Hotel. Echo.


A holiday in Whitby.

A gypsy.

And me.


Red faced and eager anxious –

heart beating

and shallow breathing –

catching the taste of fate from the waves:

my teenage torpor turned from cynical distaste

to hormone raging curiosity.

What would she say?


She breathes cigarettes, kippers, whisky –

and conjures with clairvoyant accuracy:

‘I see a guest house,

and something else.

A reverberation,

a return of sound sent out.

And a rented room – a sea view –

a place to stay, to get away,

but not remain.’


I shuffle in my seat: thighs sticky in

unseasonable summer heat.

‘Azure, cobalt, sapphire,’ she says

and flicks her tongue over rouge red lips.


The air is thick.

Dark denim blue and seaweed green.

My sun burned skin radiates heat.


‘Dillisk,’ I whisper.

I don’t know what it means.


The gypsy smiles at me.

‘I’ve saved the best till last,’

she says. ‘Now, listen carefully.’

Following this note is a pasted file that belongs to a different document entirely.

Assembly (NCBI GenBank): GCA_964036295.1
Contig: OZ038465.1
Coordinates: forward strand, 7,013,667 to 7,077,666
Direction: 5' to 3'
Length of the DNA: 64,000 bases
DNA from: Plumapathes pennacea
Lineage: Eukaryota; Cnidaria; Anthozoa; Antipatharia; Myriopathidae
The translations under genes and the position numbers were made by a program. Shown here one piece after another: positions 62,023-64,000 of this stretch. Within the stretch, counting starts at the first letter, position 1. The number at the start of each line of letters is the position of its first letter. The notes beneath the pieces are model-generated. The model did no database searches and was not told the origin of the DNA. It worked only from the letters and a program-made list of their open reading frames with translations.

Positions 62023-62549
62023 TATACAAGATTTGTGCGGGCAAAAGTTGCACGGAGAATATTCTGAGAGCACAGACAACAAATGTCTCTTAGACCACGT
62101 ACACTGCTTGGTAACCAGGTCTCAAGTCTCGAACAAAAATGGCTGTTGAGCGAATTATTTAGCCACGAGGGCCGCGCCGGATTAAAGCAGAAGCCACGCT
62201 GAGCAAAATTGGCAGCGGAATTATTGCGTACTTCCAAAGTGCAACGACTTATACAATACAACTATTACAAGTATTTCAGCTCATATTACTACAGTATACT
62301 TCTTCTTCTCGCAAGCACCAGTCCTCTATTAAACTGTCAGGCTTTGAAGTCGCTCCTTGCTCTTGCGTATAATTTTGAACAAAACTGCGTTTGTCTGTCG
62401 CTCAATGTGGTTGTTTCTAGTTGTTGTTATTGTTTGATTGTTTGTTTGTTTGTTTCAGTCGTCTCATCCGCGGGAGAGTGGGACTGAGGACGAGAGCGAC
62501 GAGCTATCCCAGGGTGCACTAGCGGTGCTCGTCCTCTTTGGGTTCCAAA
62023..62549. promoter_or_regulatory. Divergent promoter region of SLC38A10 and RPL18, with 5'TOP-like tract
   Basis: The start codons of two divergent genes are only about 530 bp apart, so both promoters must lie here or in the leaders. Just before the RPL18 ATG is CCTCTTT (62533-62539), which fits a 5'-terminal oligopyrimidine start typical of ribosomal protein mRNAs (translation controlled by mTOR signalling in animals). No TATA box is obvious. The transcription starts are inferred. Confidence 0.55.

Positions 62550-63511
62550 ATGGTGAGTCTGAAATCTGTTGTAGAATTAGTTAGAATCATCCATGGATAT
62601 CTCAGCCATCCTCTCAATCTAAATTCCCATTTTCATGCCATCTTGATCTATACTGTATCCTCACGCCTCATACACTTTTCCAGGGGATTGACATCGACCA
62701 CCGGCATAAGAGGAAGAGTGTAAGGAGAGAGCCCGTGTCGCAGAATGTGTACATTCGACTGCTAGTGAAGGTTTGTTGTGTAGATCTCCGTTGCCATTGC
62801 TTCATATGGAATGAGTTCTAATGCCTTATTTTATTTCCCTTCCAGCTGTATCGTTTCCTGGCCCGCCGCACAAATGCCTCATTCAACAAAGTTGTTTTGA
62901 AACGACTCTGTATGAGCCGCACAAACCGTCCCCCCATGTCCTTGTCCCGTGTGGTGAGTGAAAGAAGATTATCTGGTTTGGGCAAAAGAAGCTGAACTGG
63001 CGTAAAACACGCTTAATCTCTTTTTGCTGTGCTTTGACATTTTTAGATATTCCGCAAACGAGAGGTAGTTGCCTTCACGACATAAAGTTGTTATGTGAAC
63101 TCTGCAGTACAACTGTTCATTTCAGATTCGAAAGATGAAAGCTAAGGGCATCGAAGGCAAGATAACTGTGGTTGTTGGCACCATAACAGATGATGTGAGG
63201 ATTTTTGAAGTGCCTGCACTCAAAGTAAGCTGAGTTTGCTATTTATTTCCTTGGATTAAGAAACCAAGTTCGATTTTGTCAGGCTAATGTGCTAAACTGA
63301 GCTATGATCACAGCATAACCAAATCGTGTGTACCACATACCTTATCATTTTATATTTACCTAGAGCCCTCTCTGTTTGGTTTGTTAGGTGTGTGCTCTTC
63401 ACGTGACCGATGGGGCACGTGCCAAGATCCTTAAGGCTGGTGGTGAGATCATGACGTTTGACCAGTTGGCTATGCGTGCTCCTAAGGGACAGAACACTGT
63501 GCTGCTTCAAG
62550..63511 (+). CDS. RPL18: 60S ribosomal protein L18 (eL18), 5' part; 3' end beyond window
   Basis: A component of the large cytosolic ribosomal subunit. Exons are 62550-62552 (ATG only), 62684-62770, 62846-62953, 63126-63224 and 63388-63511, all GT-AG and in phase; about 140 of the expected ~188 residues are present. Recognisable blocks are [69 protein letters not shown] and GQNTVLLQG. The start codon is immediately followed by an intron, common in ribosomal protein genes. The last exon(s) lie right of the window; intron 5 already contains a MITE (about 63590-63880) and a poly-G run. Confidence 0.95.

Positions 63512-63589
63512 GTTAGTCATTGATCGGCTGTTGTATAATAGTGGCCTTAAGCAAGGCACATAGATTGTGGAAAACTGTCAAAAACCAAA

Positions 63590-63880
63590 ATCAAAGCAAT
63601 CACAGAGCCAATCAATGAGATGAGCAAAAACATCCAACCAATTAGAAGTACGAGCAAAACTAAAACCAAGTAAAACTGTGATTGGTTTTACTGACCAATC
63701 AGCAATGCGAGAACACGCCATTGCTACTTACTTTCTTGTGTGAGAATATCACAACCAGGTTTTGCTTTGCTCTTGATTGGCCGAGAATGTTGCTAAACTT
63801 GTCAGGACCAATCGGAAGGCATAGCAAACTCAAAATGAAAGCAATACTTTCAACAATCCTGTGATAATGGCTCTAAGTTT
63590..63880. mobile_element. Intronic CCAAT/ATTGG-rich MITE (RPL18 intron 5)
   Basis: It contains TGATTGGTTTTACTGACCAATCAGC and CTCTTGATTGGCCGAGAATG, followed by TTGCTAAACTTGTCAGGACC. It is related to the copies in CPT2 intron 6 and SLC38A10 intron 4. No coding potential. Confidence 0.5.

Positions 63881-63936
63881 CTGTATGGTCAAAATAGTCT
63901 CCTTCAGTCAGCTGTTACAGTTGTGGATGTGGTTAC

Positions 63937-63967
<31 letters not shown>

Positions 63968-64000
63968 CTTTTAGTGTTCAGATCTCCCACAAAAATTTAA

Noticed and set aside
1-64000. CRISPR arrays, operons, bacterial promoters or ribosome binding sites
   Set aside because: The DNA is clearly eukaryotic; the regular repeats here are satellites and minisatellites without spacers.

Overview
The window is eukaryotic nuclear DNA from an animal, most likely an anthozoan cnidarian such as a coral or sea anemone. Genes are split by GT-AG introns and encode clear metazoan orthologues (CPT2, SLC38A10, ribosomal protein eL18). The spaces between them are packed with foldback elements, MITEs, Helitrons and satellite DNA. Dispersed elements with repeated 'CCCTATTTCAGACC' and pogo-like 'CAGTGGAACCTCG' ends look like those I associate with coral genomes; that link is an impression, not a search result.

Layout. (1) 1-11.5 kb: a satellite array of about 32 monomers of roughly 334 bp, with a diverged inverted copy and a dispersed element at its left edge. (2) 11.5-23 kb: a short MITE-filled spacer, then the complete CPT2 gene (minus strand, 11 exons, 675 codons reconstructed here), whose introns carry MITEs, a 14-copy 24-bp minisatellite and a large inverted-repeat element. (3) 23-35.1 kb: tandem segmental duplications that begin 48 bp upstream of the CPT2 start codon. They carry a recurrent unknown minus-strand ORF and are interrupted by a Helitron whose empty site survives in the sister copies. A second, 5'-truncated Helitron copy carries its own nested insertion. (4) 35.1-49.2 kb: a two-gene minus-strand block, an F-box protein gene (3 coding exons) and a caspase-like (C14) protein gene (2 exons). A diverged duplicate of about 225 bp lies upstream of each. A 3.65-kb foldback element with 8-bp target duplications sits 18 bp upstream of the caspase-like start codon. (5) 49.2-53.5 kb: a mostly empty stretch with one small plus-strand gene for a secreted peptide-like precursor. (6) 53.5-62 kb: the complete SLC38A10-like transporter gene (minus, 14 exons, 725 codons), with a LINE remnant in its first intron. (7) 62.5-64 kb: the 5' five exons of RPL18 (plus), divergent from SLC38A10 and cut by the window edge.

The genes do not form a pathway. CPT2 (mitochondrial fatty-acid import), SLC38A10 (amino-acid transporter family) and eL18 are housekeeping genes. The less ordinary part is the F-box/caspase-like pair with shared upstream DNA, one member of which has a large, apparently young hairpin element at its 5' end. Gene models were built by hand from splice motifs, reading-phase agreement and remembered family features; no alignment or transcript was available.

I see a  man – still a boy really.

Idealistic: hot headed.’

She winks. ‘So handsome.’


I lean forward at this –

silver coins gripped tight in slippy fists.

‘Who is he? What’s his name?’

She laughs at me – low and deep and throaty.

‘What’s in a name?’ she asks and laughs again,

holding out her life-lined palm for cash.


Then thirty years go by.


I’m on the phone to Wickes

to book a fitter for the faulty shower.


‘No. Not hair. Hehir.’

And for the hundredth, hundredth time.

‘Hehir – as in:







And I’m back –

Whitby Abbey.


The North Sea.

And a gypsy’s idle riddle

of the life she saw for me.

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